• The stories with “Patience” and “Emmett” in The Journal of American Folklore make it clear that these aren’t otherworldly cats of undefined nature, but ghosts taking on the form of cats. Puckett’s story implies this by stating that it’s a haunted house, but the Folklore stories make it plain.
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In 1944, Benjamin Botkin wrote A Treasury of American Folklore which has a significant deviation from the earlier stories. In his telling, four ghosts visit the preacher, each one taking on a different bizarre form. The first is in the form of a man who’s shifting between missing parts of himself–he’s initially headless, then just a head with no body, then a body with no arms. The next ghost is a mule that also goes from headless to body-less. Then comes the “biggest cat anybody ever seen,” before, finally, a large dog with some boar-like features arrives. Each ghost mentions another that is yet to come named “Whalem-Balem.” Like (almost) always, the protagonist bolts before that last ghost arrives.

Pre-dating all of these, and not cited by Alvin Schwartz, is the earliest form of this story in print (to my knowledge). Published in 1921’s Happy Holidays, Frances G. Wickes version has some significant differences from the better known version. To begin with, the cats don’t just “imply” a threat. Each says of the preacher, “Shall I bite him now?” speaking to something unseen, which answers, “Wait till Martin comes.” The three cats don’t increase in size, either, although each is a different color; the first is yellow, the second gray, the last black. As mentioned before, there is another presence in the house, “a great voice” belonging to something that never appears, but that presumably isn’t Martin (unless Martin likes to speak in the third person).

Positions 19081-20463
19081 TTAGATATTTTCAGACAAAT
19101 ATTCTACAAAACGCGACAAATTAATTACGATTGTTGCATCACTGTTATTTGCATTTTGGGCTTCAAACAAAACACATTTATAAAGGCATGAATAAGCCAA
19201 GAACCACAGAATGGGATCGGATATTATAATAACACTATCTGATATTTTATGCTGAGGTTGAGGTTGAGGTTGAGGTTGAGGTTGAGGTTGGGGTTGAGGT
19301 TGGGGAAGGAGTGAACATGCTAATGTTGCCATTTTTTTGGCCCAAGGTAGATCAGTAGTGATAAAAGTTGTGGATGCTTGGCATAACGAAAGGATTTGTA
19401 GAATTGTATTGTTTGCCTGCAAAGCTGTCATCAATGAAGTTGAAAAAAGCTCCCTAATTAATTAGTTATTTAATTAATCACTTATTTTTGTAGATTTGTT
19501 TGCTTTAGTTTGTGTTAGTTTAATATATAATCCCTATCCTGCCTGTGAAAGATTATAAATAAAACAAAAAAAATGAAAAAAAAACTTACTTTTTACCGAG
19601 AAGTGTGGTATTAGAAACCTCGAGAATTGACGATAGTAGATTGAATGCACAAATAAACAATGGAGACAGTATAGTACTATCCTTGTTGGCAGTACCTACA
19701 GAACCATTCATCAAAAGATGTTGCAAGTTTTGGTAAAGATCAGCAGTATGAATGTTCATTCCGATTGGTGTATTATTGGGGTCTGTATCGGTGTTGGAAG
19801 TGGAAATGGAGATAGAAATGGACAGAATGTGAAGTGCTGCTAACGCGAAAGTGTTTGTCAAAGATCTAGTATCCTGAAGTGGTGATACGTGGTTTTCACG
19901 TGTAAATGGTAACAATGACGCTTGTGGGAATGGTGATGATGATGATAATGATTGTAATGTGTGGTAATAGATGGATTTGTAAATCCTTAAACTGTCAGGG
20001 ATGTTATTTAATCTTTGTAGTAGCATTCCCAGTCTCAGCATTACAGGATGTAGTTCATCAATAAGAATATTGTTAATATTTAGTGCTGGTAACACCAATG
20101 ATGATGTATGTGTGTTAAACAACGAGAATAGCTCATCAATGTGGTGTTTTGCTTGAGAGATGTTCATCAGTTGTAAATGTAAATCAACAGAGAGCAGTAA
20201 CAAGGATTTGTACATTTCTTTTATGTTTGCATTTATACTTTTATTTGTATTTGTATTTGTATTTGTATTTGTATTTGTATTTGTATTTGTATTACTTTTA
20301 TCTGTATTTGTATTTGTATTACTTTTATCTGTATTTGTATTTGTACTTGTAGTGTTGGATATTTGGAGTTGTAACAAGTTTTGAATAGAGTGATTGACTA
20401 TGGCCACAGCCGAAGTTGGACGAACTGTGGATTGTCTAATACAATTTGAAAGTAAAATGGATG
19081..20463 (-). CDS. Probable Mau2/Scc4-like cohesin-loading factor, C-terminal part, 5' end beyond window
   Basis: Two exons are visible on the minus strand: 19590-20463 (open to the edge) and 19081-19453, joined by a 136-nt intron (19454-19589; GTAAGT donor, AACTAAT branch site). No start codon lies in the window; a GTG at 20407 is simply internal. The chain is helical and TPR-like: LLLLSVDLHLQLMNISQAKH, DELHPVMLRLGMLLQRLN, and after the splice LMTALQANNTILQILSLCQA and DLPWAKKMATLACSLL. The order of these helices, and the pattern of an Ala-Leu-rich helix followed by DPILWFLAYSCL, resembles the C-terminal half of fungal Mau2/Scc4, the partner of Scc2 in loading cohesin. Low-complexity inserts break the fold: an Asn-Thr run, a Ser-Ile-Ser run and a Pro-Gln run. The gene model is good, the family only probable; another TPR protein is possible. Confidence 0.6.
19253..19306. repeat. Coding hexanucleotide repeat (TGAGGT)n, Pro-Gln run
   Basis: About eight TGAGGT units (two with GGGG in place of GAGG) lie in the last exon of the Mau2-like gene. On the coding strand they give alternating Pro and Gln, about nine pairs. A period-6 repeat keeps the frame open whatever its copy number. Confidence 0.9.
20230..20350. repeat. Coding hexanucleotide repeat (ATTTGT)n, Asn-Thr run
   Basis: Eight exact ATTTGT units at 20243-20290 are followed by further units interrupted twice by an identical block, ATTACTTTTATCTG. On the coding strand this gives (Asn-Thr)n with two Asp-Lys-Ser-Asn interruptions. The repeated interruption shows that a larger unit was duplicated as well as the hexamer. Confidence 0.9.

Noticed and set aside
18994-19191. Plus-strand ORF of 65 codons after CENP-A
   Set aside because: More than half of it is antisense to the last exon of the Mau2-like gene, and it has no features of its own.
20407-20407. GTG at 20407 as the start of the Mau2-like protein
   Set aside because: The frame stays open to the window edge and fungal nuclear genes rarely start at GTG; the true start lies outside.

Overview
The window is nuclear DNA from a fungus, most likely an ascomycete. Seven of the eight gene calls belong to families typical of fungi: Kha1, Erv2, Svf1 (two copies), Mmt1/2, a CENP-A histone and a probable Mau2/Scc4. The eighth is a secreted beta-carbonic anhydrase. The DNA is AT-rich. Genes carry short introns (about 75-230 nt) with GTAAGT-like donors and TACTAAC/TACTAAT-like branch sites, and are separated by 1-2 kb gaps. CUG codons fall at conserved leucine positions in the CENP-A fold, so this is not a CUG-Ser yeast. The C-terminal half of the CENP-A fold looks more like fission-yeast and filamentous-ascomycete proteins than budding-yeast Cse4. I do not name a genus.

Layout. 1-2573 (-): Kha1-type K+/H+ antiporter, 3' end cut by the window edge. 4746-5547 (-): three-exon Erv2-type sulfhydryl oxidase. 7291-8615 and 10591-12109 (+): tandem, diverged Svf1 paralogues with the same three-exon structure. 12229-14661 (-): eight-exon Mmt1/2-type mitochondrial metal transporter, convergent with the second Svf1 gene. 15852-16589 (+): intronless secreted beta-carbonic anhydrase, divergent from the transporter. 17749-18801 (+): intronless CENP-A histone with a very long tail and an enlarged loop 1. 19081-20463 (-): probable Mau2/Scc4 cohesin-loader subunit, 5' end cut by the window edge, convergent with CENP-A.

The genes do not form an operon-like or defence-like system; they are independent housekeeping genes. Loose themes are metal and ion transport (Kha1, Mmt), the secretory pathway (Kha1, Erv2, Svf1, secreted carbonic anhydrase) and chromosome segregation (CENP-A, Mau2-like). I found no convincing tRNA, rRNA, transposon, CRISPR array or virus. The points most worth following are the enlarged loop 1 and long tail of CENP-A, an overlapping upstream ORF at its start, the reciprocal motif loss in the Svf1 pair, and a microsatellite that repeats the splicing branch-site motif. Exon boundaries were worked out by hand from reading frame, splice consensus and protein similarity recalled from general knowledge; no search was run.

As far as scariness goes, I find the differences between the Wickes version (and others that follow the Wickes story more closely) and the Schwartz one a mixed bag. I find the idea of the cats increasing in size and saying, “Shall we do it now?” more chilling than directly threatening to bite someone, even in a story that’s just a joke. I also enjoy the cats being more vaguely preternatural occupants of an unexpectedly strange old house, rather than explicitly inhabiting a haunted house and being shape-shifting ghosts. On the other hand, the “great voice” from Wickes story is pretty interesting. That’s an extra touch that makes the story about as scary as it can be, given that the story always ends with the punchline of the protagonist making an early exit before Martin can arrive.

Except…

I did find one retelling of this story that doesn’t go for the punchline ending. In 1973, Troll Records released the album, Scary Spooky Stories, a collection of audio fiction for kids. It’s not above telling jokey ghost stories as it contains the purely humorous tale “Big ‘Fraid, Little ‘Fraid.” Immediately after that story, though, actor Ralph Bell recounts the story of a man who evades a cat in the road but wrecks his car in the process. So, this being a stormy night, he finds shelter in a “very big, very old, very-falling-apart house.” You can surely guess what happens from here, but if you’re familiar with the story, you might not be prepared for what happens at the end.

In this case, our protagonist waited just a little too long.

  1. In Type and Motif-Index of the Folktales of England and North America, Ernest W. Baughman gives a summary of the story in which the final cat is named “Caleb.”